That said, there were a few gaps in Scroll’'s coverage. Other than one article that itself was of a certain genre and spoke of special forces, there was no careful elaborating of the different options available to the government of India, and the costs and benefits of each. There may not be many commentators who can do that kind of analysis but I missed some of Scroll's regular contributors who in the past have offered such analysis. But again, there are far too few such writers and the publications seeking them are many.

Also missing were related stories. What settings and backgrounds did the jawans who died come from? Who were these soldiers who actually gave their lives? And, what will Uri do to the protest movement in Kashmir? What are the protestors thinking now?

So, while it may be that Scroll could have done more, it has stood apart for what it has done. It has refused to join the herd and has instead tried to be a voice of sanity.

Strategic censorship?

In the past month, Facebook has been hauled over the coals for its initial decision to censor reproduction of the haunting photo of then nine-year-old Kim Phuc running naked after suffering burn injuries in a napalm bombing during the Vietnam War in 1972. Scroll put out at least three stories on the subject of censorship by Facebook. The first reproduced a photo of the front page of the Norwegian newspaper Aftenposten, which brought this censorship to light; that image contained the photograph censored by Facebook in full. Then, on the September 11 Daily Fix page of Scroll, a link was provided to an article by Erna Solberg, the prime minister of Norway, which again contained the photo in full.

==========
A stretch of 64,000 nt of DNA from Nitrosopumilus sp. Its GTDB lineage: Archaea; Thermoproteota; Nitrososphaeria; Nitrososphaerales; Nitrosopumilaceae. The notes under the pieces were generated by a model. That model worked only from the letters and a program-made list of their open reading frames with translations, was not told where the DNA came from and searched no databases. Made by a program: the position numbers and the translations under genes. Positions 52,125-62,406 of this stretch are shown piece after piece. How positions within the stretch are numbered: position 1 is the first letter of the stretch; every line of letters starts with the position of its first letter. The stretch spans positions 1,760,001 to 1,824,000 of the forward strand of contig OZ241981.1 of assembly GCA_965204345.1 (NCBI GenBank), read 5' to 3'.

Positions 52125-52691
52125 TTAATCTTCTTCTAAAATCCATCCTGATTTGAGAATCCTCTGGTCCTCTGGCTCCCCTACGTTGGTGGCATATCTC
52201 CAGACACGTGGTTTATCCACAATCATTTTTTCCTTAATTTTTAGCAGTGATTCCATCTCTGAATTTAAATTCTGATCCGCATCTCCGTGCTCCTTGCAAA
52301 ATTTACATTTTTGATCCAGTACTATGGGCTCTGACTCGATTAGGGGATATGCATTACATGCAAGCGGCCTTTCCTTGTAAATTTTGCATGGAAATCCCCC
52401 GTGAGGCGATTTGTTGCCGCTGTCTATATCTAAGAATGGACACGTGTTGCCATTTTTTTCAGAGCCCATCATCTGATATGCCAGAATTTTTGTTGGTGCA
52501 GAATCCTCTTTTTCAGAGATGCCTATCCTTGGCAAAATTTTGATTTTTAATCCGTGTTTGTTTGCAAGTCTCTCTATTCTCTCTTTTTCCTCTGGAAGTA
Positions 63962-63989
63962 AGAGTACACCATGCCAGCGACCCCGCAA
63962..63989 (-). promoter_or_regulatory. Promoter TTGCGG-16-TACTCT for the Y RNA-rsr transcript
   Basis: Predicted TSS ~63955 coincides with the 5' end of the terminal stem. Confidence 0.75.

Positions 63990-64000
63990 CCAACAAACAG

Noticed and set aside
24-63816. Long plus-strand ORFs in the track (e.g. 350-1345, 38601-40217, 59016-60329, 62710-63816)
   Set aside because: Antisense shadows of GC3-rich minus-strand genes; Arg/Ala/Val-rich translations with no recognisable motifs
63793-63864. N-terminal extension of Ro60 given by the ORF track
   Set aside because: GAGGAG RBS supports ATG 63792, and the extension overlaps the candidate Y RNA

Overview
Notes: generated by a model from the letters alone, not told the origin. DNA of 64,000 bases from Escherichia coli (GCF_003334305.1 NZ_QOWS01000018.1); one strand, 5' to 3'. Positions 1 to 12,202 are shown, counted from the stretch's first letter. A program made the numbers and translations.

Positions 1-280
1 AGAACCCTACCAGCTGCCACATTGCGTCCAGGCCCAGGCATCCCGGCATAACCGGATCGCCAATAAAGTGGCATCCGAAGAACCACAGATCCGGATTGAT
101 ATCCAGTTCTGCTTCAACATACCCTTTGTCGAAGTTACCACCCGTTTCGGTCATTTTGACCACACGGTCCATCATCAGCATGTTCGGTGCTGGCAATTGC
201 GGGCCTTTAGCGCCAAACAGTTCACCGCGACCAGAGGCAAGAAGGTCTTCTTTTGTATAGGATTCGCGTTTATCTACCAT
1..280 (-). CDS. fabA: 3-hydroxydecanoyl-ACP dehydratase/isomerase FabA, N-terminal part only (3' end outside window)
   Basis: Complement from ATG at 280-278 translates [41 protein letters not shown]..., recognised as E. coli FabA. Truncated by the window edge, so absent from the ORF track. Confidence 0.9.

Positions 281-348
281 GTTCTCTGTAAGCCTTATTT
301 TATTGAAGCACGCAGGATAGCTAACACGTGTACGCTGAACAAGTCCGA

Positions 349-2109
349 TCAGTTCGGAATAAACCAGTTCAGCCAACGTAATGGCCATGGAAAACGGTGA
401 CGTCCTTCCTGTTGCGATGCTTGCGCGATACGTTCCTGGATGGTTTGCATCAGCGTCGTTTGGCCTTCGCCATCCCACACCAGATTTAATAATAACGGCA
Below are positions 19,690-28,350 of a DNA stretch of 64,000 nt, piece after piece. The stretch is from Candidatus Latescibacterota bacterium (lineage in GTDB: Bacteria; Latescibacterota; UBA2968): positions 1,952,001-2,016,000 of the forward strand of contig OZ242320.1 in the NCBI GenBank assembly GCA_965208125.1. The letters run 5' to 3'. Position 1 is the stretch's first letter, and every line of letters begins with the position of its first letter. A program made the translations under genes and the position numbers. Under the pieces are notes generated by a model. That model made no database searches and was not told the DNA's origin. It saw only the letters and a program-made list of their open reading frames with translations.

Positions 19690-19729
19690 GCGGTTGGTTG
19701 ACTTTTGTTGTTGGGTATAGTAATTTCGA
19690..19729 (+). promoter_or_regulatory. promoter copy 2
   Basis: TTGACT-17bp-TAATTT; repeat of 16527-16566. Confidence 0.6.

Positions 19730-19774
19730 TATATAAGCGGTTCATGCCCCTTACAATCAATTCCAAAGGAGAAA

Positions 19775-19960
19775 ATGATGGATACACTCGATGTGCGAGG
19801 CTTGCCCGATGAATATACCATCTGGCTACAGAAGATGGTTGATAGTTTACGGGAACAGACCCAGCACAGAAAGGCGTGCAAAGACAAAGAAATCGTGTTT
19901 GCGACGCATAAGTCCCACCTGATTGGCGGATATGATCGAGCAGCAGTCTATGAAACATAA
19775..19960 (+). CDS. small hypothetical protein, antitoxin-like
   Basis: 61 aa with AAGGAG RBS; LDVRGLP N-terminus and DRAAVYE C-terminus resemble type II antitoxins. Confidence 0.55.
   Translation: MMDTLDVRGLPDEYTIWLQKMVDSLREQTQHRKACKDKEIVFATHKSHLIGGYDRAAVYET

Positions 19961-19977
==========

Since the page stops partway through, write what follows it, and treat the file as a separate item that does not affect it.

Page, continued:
The image that initially went on the Daily Fix page, however, had text and a photo of Solberg covering the lower half of Kim Phuc’s body.